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So what do we do with those idiots?

It seems to be an article of faith among both sides of the political spectrum that the people on the other side are evil, stupid or both. The only difference is the terms that get used when they call each other names.

Both sides are convinced that they are morally superior, more intelligent and better looking than the other side. Left and right both agree that if “they” win “we” are screwed. They both keep the hyperbole knobs turned up to eleventy on their rhetoric generators.

Do you think that maybe we should dial things down a notch or two?

Jon Stewart:

“I can’t control what people think this was. I can only tell you my intentions. This was not a rally to ridicule people of faith or people of activism or to look down our noses at the heartland or passionate argument or to suggest that times are not difficult and that we have nothing to fear. They are and we do. But we live now in hard times, not end times. And we can have animus and not be enemies.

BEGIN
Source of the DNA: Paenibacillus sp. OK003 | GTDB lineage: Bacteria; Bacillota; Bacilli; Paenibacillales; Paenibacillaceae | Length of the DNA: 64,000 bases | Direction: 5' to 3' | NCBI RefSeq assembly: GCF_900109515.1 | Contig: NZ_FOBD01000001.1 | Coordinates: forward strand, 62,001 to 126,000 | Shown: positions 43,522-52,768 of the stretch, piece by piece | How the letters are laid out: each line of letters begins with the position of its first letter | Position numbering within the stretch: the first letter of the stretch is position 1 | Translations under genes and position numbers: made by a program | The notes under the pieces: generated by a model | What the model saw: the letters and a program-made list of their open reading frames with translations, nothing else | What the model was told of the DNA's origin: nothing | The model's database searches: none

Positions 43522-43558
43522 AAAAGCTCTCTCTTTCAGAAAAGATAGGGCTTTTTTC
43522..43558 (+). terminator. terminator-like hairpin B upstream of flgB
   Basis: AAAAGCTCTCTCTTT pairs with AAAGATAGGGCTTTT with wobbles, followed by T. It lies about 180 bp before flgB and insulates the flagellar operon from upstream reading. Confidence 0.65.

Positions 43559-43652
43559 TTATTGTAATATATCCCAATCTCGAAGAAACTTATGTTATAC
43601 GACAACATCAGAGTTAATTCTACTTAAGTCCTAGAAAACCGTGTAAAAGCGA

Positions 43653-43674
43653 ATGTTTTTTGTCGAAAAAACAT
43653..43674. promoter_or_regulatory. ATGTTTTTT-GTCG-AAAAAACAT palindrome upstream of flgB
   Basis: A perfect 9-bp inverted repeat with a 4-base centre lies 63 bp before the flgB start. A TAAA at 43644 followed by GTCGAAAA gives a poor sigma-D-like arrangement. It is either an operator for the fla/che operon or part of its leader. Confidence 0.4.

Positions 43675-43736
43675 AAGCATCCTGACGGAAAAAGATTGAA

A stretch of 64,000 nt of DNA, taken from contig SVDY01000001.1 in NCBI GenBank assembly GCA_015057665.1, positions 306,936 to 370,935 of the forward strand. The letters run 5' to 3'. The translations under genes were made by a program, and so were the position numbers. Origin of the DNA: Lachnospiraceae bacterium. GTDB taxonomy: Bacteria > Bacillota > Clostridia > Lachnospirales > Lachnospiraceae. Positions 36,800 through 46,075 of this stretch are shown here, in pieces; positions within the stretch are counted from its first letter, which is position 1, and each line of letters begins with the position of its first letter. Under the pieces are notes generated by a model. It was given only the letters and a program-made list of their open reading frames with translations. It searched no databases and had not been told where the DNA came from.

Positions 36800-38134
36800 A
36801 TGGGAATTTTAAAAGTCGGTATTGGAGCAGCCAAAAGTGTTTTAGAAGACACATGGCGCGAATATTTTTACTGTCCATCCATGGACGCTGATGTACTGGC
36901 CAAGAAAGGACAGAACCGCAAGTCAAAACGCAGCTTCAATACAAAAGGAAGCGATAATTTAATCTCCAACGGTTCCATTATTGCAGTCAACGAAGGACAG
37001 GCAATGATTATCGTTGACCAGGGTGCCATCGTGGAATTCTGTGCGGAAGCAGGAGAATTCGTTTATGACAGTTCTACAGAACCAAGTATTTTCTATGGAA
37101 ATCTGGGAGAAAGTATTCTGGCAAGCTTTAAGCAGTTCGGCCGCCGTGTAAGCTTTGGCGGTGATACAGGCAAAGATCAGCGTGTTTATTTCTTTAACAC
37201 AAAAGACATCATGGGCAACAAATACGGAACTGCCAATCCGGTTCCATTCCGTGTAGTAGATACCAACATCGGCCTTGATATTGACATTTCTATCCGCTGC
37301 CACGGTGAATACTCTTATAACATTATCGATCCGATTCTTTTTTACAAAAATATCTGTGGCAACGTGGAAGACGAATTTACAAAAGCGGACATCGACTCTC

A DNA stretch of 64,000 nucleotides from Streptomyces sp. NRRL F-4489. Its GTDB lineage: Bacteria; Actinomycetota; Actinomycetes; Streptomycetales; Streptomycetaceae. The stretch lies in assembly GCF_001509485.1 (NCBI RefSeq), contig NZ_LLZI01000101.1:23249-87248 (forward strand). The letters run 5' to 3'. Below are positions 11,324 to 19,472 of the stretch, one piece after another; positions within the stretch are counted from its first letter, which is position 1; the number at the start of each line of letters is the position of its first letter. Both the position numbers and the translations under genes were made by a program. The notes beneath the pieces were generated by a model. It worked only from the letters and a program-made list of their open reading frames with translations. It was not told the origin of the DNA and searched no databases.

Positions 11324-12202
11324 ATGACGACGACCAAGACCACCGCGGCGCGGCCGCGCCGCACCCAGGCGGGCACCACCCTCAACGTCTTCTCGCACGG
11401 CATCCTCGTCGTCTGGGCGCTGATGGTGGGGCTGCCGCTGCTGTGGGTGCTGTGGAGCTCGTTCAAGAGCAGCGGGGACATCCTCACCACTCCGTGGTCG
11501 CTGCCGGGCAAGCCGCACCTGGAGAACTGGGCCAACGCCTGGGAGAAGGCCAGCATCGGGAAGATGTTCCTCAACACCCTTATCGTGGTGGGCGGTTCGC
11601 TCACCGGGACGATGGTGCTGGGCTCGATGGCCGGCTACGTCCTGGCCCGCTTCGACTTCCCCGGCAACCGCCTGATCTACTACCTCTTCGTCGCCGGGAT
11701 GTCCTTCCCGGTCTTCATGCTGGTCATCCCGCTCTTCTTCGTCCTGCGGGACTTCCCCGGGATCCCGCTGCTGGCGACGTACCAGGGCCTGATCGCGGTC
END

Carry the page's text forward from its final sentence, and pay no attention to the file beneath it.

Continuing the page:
But unfortunately one of our main tools in delineating the two broke. The country’s 24 hour political pundit perpetual panic conflictinator did not cause our problems but its existence makes solving them that much harder. The press can hold its magnifying up to our problems bringing them into focus, illuminating issues heretofore unseen or they can use that magnifying glass to light ants on fire and then perhaps host a week of shows on the sudden, unexpected dangerous flaming ant epidemic.